• 35 break % quit the function else Ainv = inv(A); % compute the inverse end % End of function Here is a sample run of the above program with a random 3-by-3 matrix. » A=rand(3,3) A = 0.0475 0.6326 0.3653 0.7361 0.7564 0.2470 0.3282 0.9910 0.9826 » chk_inv(A) ans = -2.4101 1.2551 0.5806 3.1053 0.3544 -1.2437 -2.3270 -0.7767 2.0783 It is left to the reader to see what answers other input matrices will produce. In the above m-file, we used two “new” commands: disp and break. As you can imagine, break simply causes the current operation to stop (exit the program in this case). The command disp takes as input text enclosed within single quotes and displays it on the screen. See help disp for more information of this and other text displaying commands. As a final example, let us write an m-file called fact.m that gives the factorial of a positive number n = 1⋅2⋅3⋅4 . . . (n – 1)⋅n, using the recursive formula n! = n (n – 1). This example will not only illustrate the use of the “if” statement, but that of a recursive function as well. function [N] = fact(n) % [N] = fact(n) % Calculate n factorial if (n = = 1) | (n = = 0) N = 1; else N = fact(n-1); end % End of function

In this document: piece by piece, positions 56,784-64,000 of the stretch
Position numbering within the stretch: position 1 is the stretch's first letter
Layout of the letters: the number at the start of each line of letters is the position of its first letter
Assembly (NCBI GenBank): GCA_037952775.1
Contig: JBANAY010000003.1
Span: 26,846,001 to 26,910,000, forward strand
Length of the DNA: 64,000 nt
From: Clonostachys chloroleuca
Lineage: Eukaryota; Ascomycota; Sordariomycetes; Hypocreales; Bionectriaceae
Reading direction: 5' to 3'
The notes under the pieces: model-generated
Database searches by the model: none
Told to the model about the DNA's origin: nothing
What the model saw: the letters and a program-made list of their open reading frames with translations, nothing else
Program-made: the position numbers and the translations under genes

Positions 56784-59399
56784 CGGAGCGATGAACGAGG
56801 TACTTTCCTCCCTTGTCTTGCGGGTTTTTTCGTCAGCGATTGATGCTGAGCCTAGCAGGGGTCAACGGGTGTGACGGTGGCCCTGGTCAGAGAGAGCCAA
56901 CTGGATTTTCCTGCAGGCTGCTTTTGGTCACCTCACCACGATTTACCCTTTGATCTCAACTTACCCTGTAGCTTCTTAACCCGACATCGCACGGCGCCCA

• 36 Exercises 1. Modify the m-file log3.m from Section 3.1, by removing the absolute value within the logarithms (that was used for “safety”). Your function should now check to see if the input is negative or zero, print out a message saying so, and then terminate. If the input is positive then your function should proceed to calculate the logarithm base 3 of the input. 2. Write a function m-file called div5.m that takes as input a real number and checks to see if it is divisible by 5. An appropriate message indicating the result should be the output. 4. ADDITIONAL TOPICS 4.1 Polynomials in MATLAB Even though MATLAB is a numerical package, it has capabilities for handling polynomials. In MATLAB, a polynomial is represented by a vector containing its coefficients in descending order. For instance, the following polynomial p(x) = x2 – 3x + 5 is represented by the vector p = [1, -3, 5] and the polynomial q(x) = x4 + 7x2 – x is represented by q = [1, 0, 7, -1, 0] . MATLAB can interpret any vector of length n + 1 as an nth order polynomial. Thus, if your polynomial is missing any coefficients, you must enter zeros in the appropriate place(s) in the vector, as done above. You can find the value of a polynomial using the polyval command. For example, to find the value of the polynomial q above at x = –1, you type » polyval(q,-1) ans = 7 Finding the roots of a polynomial is as easy as entering the following command. » roots(q) ans = 0 0.0712 + 2.6486i